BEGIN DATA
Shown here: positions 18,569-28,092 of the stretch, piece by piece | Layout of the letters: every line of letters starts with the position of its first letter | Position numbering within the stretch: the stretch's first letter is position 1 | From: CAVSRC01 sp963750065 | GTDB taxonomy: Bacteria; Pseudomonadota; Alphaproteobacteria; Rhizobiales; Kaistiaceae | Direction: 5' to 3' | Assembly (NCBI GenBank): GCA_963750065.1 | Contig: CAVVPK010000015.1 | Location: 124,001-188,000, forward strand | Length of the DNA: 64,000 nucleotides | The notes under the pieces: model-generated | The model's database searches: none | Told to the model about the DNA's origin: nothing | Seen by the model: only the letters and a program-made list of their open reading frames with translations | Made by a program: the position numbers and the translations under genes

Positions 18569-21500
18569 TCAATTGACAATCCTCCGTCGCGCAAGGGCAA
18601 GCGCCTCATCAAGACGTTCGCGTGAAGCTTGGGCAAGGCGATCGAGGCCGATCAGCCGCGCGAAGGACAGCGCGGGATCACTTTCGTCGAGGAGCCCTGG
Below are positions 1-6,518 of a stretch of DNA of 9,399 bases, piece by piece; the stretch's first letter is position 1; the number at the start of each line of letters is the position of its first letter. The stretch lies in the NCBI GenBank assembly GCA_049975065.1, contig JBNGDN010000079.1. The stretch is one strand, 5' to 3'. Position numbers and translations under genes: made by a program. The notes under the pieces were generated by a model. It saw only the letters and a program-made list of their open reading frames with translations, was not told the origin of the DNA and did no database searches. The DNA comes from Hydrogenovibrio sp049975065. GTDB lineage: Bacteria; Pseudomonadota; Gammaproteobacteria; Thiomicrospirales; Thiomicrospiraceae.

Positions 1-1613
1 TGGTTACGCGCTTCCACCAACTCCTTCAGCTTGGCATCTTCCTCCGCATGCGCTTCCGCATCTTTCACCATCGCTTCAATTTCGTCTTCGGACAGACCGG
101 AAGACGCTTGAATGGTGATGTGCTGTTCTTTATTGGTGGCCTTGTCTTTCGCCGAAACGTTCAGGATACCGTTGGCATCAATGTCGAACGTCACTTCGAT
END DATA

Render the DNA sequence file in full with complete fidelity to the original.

Shown here: positions 18,569-28,092 of the stretch, piece by piece | Layout of the letters: every line of letters starts with the position of its first letter | Position numbering within the stretch: the stretch's first letter is position 1 | From: CAVSRC01 sp963750065 | GTDB taxonomy: Bacteria; Pseudomonadota; Alphaproteobacteria; Rhizobiales; Kaistiaceae | Direction: 5' to 3' | Assembly (NCBI GenBank): GCA_963750065.1 | Contig: CAVVPK010000015.1 | Location: 124,001-188,000, forward strand | Length of the DNA: 64,000 nucleotides | The notes under the pieces: model-generated | The model's database searches: none | Told to the model about the DNA's origin: nothing | Seen by the model: only the letters and a program-made list of their open reading frames with translations | Made by a program: the position numbers and the translations under genes

Positions 18569-21500
18569 TCAATTGACAATCCTCCGTCGCGCAAGGGCAA
18601 GCGCCTCATCAAGACGTTCGCGTGAAGCTTGGGCAAGGCGATCGAGGCCGATCAGCCGCGCGAAGGACAGCGCGGGATCACTTTCGTCGAGGAGCCCTGG
Below are positions 1-6,518 of a stretch of DNA of 9,399 bases, piece by piece; the stretch's first letter is position 1; the number at the start of each line of letters is the position of its first letter. The stretch lies in the NCBI GenBank assembly GCA_049975065.1, contig JBNGDN010000079.1. The stretch is one strand, 5' to 3'. Position numbers and translations under genes: made by a program. The notes under the pieces were generated by a model. It saw only the letters and a program-made list of their open reading frames with translations, was not told the origin of the DNA and did no database searches. The DNA comes from Hydrogenovibrio sp049975065. GTDB lineage: Bacteria; Pseudomonadota; Gammaproteobacteria; Thiomicrospirales; Thiomicrospiraceae.

Positions 1-1613
1 TGGTTACGCGCTTCCACCAACTCCTTCAGCTTGGCATCTTCCTCCGCATGCGCTTCCGCATCTTTCACCATCGCTTCAATTTCGTCTTCGGACAGACCGG
101 AAGACGCTTGAATGGTGATGTGCTGTTCTTTATTGGTGGCCTTGTCTTTCGCCGAAACGTTCAGGATACCGTTGGCATCAATGTCGAACGTCACTTCGAT